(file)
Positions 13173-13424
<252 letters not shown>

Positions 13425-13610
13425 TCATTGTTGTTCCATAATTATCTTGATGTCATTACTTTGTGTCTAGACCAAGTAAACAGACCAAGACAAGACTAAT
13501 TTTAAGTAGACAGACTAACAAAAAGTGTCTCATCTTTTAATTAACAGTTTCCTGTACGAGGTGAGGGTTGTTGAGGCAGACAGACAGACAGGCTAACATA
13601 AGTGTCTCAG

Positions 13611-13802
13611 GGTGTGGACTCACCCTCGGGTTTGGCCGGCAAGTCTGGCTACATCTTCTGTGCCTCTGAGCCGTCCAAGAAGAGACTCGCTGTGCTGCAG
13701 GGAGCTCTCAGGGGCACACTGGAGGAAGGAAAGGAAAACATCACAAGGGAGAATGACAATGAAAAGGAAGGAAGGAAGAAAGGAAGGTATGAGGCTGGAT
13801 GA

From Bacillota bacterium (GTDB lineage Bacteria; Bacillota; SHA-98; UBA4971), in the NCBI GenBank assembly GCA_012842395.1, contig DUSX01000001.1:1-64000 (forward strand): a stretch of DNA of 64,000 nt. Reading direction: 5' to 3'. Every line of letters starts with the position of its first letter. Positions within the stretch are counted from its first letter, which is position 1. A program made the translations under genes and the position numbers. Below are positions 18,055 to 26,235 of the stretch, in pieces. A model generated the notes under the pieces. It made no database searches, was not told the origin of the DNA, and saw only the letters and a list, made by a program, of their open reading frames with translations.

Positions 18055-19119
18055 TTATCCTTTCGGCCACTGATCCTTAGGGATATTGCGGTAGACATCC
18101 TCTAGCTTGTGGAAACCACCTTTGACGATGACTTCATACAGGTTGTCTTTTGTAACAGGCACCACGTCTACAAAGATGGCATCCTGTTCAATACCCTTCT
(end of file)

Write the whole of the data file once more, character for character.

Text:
Positions 13173-13424
<252 letters not shown>

Positions 13425-13610
13425 TCATTGTTGTTCCATAATTATCTTGATGTCATTACTTTGTGTCTAGACCAAGTAAACAGACCAAGACAAGACTAAT
13501 TTTAAGTAGACAGACTAACAAAAAGTGTCTCATCTTTTAATTAACAGTTTCCTGTACGAGGTGAGGGTTGTTGAGGCAGACAGACAGACAGGCTAACATA
13601 AGTGTCTCAG

Positions 13611-13802
13611 GGTGTGGACTCACCCTCGGGTTTGGCCGGCAAGTCTGGCTACATCTTCTGTGCCTCTGAGCCGTCCAAGAAGAGACTCGCTGTGCTGCAG
13701 GGAGCTCTCAGGGGCACACTGGAGGAAGGAAAGGAAAACATCACAAGGGAGAATGACAATGAAAAGGAAGGAAGGAAGAAAGGAAGGTATGAGGCTGGAT
13801 GA

From Bacillota bacterium (GTDB lineage Bacteria; Bacillota; SHA-98; UBA4971), in the NCBI GenBank assembly GCA_012842395.1, contig DUSX01000001.1:1-64000 (forward strand): a stretch of DNA of 64,000 nt. Reading direction: 5' to 3'. Every line of letters starts with the position of its first letter. Positions within the stretch are counted from its first letter, which is position 1. A program made the translations under genes and the position numbers. Below are positions 18,055 to 26,235 of the stretch, in pieces. A model generated the notes under the pieces. It made no database searches, was not told the origin of the DNA, and saw only the letters and a list, made by a program, of their open reading frames with translations.

Positions 18055-19119
18055 TTATCCTTTCGGCCACTGATCCTTAGGGATATTGCGGTAGACATCC
18101 TCTAGCTTGTGGAAACCACCTTTGACGATGACTTCATACAGGTTGTCTTTTGTAACAGGCACCACGTCTACAAAGATGGCATCCTGTTCAATACCCTTCT